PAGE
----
I’ve played more poker than I’ve attended church. Both, done right, are good for the soul. Played in a run-down mobile home on an Indian reservation once. It was at Pyramid Lake. Not ours off Interstate 5 — the one up a smidge near Reno.
The local sheriff’s nephew warned that you could get “…shot, killed, beaten and stabbed, all at the same time. You go in there and they’ll slit you open like a canoe.” Good folks, them Paiutes. Seem to recall having a grand time that night.
I’ve played in rec rooms and lost Georgia farmhouses where you had to be careful not to win too much because the good ol’ boys sitting around the table were so formidable they terrified the Ku Klux Klan. You didn’t want to wake the next morning peering down from a cloud, realizing your last moments on Earth were as Purina Alligator Chow. I’ve played in casinos. Never recall having fun. Then there was our delightful and regular Monday night game in a Newhall bunkhouse-ette.
Most poker games, the serious money ones, are tedious tests of wills and stamina. My life span has decreased by decades from all the cigarette and cigar smoke compressed into an 8-by-8 room and increased by centuries from the laughter. There was beer, fast food, sadly, no fast women, ribald language and plenty of theater. Vampires all we, sometimes, a friend would bring a P.I.
Poker Imbecile. A mark.
I like to think we were kind to him and they’d always say it was the most fun they had with their clothes on for 20 bucks or less. Around that table were my best friends, some of whom I knew since childhood. We’d laugh long past exhaustion. Sometimes, we’d all place hands on shoulders, sway and sing obscure Broadway tunes, in a confident, male, heterosexual rendition.
We’re all good poker players. But cards was just an excuse to insult one another, our pets, our parents, our cars, our jobs, the art we produced, the way we combed our hair — oh dear heavens. Our spouses. Our poor, dear, saintly spouses.
Cheating was expected.
One of our regulars was a professional musician and Grammy winner. Good player, with lapses of concentration. The two guys on either side of him would sometimes steal chips. Two hours later, Mr. Grammy Winner starts yelling because he’s been winning and he’s down serious money. The two bookend players would slowly egg him on, noting that he wasn’t a very good player and just wasn’t aware of how bad he was. He’d start to defend himself and they’d disgustedly chastise him, then both kick in a few handfuls of chips.
“Here. Here’s 50 bucks. Shut up.”
“You two have been cheating me all night!” the musician would yell, in feigned anger.
“Long before that.”
“Are we counting last month when you went on tour in Texas and your girlfriend was home alone?” Surveys were taken. How many had slept with so-&-so’s wife? Except for the husband, all hands would be solemnly raised. You don’t share stuff like this in couples’ therapy. Ever.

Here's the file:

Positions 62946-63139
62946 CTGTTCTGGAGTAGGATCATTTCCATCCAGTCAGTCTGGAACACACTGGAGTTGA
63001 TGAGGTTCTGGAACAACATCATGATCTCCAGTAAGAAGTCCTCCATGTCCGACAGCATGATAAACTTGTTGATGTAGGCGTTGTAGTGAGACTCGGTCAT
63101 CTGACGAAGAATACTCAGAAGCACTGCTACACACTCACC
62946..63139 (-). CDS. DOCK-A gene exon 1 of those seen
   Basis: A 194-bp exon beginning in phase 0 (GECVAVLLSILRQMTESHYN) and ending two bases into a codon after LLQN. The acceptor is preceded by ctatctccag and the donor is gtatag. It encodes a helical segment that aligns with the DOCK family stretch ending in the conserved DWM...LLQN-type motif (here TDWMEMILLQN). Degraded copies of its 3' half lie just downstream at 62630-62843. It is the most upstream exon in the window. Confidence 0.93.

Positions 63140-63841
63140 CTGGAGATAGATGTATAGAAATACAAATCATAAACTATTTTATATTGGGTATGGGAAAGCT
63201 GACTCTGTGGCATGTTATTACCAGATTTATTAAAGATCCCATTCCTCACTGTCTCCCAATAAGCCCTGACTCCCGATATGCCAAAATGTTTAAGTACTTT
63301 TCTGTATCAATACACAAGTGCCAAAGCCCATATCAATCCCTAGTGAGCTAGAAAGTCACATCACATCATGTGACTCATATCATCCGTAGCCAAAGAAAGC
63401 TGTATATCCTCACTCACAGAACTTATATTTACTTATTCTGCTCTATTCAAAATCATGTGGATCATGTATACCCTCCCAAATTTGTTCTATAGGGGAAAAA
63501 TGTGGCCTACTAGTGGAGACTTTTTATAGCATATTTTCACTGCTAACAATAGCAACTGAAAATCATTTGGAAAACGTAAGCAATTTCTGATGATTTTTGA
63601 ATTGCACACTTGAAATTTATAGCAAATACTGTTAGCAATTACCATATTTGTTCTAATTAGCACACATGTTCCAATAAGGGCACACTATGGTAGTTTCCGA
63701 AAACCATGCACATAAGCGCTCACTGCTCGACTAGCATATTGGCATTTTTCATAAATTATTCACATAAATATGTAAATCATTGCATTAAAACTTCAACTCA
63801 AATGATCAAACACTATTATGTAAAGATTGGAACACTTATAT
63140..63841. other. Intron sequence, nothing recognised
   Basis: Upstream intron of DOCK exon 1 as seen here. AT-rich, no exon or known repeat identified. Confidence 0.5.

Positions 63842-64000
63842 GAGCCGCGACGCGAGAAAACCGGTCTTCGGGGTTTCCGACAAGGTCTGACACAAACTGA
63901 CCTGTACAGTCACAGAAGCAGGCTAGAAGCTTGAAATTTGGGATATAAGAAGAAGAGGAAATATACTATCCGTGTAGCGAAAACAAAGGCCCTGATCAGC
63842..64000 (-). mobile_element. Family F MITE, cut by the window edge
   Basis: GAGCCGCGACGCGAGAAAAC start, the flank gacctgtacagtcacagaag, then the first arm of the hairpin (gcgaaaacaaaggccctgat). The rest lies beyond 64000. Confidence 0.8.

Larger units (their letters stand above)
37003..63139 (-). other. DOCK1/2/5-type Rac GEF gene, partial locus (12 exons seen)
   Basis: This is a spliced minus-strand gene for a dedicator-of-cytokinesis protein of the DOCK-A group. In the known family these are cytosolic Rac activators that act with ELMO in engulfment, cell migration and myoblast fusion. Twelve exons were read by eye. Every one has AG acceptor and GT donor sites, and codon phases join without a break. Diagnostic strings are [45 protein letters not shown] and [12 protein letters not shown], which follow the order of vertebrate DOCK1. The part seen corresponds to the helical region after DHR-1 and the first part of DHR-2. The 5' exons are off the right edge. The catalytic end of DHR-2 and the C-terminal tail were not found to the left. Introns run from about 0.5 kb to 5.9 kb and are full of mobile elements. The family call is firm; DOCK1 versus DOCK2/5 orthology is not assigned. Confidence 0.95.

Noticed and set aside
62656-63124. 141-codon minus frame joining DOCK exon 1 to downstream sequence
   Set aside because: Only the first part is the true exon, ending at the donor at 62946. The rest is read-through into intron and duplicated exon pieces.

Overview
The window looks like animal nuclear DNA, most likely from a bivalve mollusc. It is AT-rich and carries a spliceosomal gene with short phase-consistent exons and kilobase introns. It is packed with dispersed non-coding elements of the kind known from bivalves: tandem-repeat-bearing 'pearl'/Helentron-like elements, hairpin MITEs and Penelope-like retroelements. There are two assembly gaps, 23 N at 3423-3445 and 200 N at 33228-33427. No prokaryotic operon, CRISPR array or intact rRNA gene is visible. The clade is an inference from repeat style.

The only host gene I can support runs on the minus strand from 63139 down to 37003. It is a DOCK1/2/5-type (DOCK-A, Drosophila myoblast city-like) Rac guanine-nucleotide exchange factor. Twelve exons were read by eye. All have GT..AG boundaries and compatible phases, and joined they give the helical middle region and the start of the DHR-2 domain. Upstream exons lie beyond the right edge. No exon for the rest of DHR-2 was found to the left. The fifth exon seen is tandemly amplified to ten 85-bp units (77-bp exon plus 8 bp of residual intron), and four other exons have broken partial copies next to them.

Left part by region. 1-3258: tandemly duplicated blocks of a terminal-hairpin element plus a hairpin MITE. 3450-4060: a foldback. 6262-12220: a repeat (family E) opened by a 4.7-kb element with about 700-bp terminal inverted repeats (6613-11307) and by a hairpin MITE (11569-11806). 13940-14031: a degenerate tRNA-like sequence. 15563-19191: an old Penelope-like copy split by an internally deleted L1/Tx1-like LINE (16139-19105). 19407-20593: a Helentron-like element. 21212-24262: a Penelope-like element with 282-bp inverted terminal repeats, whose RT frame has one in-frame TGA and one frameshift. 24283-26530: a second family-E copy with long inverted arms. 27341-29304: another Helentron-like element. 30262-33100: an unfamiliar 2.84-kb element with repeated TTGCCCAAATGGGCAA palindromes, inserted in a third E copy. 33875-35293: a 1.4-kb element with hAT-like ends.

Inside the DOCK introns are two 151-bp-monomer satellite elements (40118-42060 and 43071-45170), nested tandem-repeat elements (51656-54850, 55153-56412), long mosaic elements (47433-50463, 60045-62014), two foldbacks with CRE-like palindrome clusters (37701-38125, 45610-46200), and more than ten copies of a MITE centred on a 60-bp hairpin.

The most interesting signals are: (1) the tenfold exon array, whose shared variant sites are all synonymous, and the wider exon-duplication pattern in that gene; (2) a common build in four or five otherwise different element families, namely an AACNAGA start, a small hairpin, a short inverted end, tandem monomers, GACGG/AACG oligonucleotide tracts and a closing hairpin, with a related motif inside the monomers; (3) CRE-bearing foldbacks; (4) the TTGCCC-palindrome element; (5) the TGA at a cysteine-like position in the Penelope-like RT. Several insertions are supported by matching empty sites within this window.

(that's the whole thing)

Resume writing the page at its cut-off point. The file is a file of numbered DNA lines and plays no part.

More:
We played straight poker, stud or draw, high ball, low ball, Texas hold-em. We’d play Indian Poker (where you place a card, face out, and hold it against your forehead). When someone was ahead, they’d sit on their chips. On their deal they’d try to play Go Fish or War. Stakes? A quarter.
We used to play a game called Black Mariah. High spade (ace) in the hole splits the pot with the high hand. Mr. Grammy Man’s kid brother was a big-time music producer. Once, he made the mistake of going to the bathroom. We were all laughing and arguing when he returned. The dealer handed the deck to be cut. It wasn’t. The dealer dealt. Slowly. We had salted the deck, dealing the music producer the — ahem — “chiflado.”
You know. Like, cashews? Pistachios? Pecans? Mixed?
The Ace of Spades.
And, two more aces to go with it.
We’re not paying any attention to him, but everyone in that cramped and smoky room knew he masterfully hid his heart attack when seeing trip aces and the automatic winner in the high spade.
Here was the gag. We’d all just keep carrying on, acting like goofballs. But as soon as Music Man finally pointed out: “Hey! C’mon! Let’s play cards! Who’s bet?” THAT was our sign. A full 20 minutes had passed. We all glanced at our cards. He bets first, a conservative toss of sucker chips. One by one:
“Sucks canal water…” Fold.
“Crappy hand…” Fold.
“Trash. Like your first wife.” Fold.
Music Man groans. He shows his three aces.
We offer sympathy. “Pobrecita!” adding the effeminate tense. The producer gets many pats and shoulder rubs. There’s sympathetic “Ohhhhhs” and “That was Paint!!” Paint is a poker term for Sherwyn brand latex — “Sure — Win — ?” Get it?
Laughing, our musical friend unloads unasked-for instructions on self-procreation on all of us.
Poker isn’t necessarily fun. Old friends are.
Just got an invite from a pal of mine. They’re getting up a game this week. Do you think there will be breaks for eight-part harmony of old Broadway tunes? Unflattering imitations of a relative’s late-night romantic cries for help? The State of the Union, as if given by Cher? During a knuckle-biting climactic decision to call a bet on a week’s salary pot, one player takes a breath, leans over the table to ask: “Do you have any — NINES…?”
I’m going to play poker again. Yay. Smiling about it already.
After all. It’s not Georgia. Not an Indian reservation, where you might get shot, stabbed, killed and get your feelings hurt, all at the same time.
John Boston is a local writer and has always wanted to learn how to play poker…